Baby showers are wonderful opportunities for moms-to-be to gather with friends and family and soak in the love and excitement for their new bundle of joy. And, of course, there’s usually a bounty of gifts that go along with the occasion.
When you’re trying to keep an organized house and create a clutter-free nursery, what’s the best way to approach your baby shower? We spoke with experts to find out how to handle the new-baby largesse and keep stress to a minimum.
Before the Shower
You’re a pregnant lady in a store with a bunch of bright, shiny baby stuff—and you’re armed and dangerous with your store-registry scanner! So what do you really need? And what’s safe to leave off the list?
“It is so tempting to think that you need every little thing for your baby,” said Cena Block, a “mompreneur” coach from Milford, PA. “The truth is, you just don’t really need all that much. Talk to your grandma—she’ll tell you that they all raised their kids very well without ‘all that.’”
Instead of being lulled into getting all the latest and greatest gadgets, think about the items that you’ll get the most mileage from:
- Digital thermometer.
- Nasal aspirator.
- Infant pain reliever.
- Onesies in every size for the first two years. “Remember to register for items in different ages and stages for your baby,” Block said.
- One-piece sleepers or gowns.
- Receiving blankets.
- Burp cloths.
- Car seat.
- Breast pump, bottles and formula. Keep in mind that your insurance company might cover the cost of your pump.
- Breast pads and nipple cream.
- Nursing pillow.
- Baby-food processor.
- Baby’s first eating set.
- Baby monitor.
- White noise machine.
Here are some items you can wait for:
- Snowsuits and coats. “You won’t know your baby’s size until she appears,” said professional organizer Regina Leeds, author of nine books, including “One Year to an Organized Life” and “Rightsize … Right Now!”
- Shoes (same idea).
- Stroller. Give yourself time to research what you like most.
Designing Your Nursery
Just after the halfway point of your pregnancy, start collecting ideas for your nursery.
“You don’t want to wait for the shower to get organized,” Leeds said. “Planning early gives you ample time to use the products that off gas long before baby arrives.”
Visit Pinterest for inspiration, but don’t go overboard. “You don’t need a tricked-out nursery from the start,” Leeds said. “Newborns have simple needs. They need to be warm, fed and dry.”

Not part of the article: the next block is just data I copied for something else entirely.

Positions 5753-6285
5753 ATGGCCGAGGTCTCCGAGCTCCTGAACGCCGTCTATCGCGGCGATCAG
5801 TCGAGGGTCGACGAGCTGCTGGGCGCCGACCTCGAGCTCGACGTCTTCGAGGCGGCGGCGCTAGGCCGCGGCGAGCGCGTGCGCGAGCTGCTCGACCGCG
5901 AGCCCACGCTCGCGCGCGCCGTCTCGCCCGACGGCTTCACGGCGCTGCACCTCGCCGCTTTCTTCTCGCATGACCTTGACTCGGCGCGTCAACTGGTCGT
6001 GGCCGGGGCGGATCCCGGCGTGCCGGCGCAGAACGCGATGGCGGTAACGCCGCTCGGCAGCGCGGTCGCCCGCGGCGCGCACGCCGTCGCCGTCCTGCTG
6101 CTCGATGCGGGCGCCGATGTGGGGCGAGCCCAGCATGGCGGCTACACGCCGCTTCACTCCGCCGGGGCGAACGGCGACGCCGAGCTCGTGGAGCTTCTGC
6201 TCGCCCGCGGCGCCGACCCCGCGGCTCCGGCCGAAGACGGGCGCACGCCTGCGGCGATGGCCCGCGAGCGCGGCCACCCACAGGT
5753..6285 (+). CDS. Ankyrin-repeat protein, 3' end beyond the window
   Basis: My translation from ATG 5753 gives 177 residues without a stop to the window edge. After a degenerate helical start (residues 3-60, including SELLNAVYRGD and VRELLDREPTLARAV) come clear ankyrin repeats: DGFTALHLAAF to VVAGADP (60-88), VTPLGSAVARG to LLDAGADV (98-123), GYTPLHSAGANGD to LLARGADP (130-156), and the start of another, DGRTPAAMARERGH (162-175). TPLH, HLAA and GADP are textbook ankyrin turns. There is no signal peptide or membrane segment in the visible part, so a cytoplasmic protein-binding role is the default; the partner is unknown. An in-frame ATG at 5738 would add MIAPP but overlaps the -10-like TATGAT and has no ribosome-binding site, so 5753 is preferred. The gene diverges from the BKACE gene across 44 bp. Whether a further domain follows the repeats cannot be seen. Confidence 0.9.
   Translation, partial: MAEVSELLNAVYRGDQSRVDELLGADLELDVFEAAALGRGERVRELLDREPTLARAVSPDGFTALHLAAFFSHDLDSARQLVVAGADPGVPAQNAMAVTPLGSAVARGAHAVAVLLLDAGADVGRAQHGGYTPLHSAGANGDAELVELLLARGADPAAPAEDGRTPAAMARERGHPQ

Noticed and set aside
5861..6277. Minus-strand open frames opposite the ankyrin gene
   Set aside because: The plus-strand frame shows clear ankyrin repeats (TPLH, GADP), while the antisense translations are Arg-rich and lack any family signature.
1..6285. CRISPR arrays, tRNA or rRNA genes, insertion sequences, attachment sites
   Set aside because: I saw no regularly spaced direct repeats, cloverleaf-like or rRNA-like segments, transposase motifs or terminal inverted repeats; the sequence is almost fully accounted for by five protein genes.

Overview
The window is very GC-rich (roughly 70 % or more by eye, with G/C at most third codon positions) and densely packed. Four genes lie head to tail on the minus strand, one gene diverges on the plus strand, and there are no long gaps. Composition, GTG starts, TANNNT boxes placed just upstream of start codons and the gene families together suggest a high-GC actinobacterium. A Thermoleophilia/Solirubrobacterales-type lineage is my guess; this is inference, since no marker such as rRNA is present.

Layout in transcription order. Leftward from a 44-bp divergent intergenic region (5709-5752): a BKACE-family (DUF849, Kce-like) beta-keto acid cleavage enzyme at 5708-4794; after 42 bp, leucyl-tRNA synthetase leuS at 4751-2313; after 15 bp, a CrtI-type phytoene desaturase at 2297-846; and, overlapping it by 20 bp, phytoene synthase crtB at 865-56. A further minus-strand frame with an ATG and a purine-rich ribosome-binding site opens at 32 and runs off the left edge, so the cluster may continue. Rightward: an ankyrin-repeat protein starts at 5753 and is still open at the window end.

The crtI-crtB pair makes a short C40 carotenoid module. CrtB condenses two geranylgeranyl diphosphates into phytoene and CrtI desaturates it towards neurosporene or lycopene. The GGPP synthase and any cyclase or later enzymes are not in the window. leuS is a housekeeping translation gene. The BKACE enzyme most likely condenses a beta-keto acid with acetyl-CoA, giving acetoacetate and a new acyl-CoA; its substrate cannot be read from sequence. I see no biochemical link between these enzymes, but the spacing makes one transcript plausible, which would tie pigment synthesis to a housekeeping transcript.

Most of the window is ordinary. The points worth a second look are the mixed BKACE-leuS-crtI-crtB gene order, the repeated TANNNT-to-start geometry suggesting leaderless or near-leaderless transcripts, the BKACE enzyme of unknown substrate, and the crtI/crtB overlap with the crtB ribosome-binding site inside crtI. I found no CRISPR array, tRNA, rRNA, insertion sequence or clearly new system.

Assessing the Space
Once you have the basics of your nursery complete—walls, flooring and so forth—walk through your nursery and assess your storage and furniture needs.
Start with the difficult problems, such as compensating for a lack of closet space, and then solve the easy ones, said Lauren A. Williams, a professional organizer in Woodinville, WA.
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Make sure you have your basic baby items, such as diapers, wipes and a trash container, within easy reach.
“It’s really essential for new parents to set up your nursery with everything you need within arm’s reach of wherever you’re performing mommy tasks,” Block said. “Organizing your nursery should be more about function than form.”
You also can think in terms of zones when you’re setting up your nursery, such as a changing area, clothing storage and a nursing/rocking/reading/snuggling area, Block said.
After the Baby Shower
Incorporate items you receive from your shower into the baby’s space immediately. “That will give you a much better idea of what storage you will need, if any, for the items,” Williams said.
Then institute an organizational setup that works for you. For instance, you might group similar items together, such as clothing, personal care items, bedding and toys. Or consider grouping by use, such as “overnight clothing with overnight diapers, winter clothing with winter bedding, bath wraps with the baby shampoo,” Williams said.
“It has to be a system that works for you,” she added. “There’s no such thing as a wrong system if it lets you get what you need when you need it”—especially when you’re bleary-eyed from lack of sleep.
Keep in mind that your baby will grow quickly, so your setup needs to be flexible enough to change along with your little one.
“It won’t be long before your baby is on the go and you’ll get more comfortable changing her in different locations,” Block said. “In that case, be sure you have everything you need to change baby in an easy-to-grab location that is close to where your family hangs out.”
If you receive duplicate shower gifts or items that you don’t need, try to return the extras, either in exchange for cash or for something else you need.
“You are not dishonoring the gift giver by trying to keep your home free of clutter or by trying to obtain something else of value as you start a new life with a baby,” Williams said. “The gift giver gave you something to help you and would want you to be able to truly make use of the item.”
Donate anything you can’t return, pass the unneeded gifts along to someone you know or sell the surplus items. “You will be honoring the gift giver again, giving the item a new purpose,” Williams said.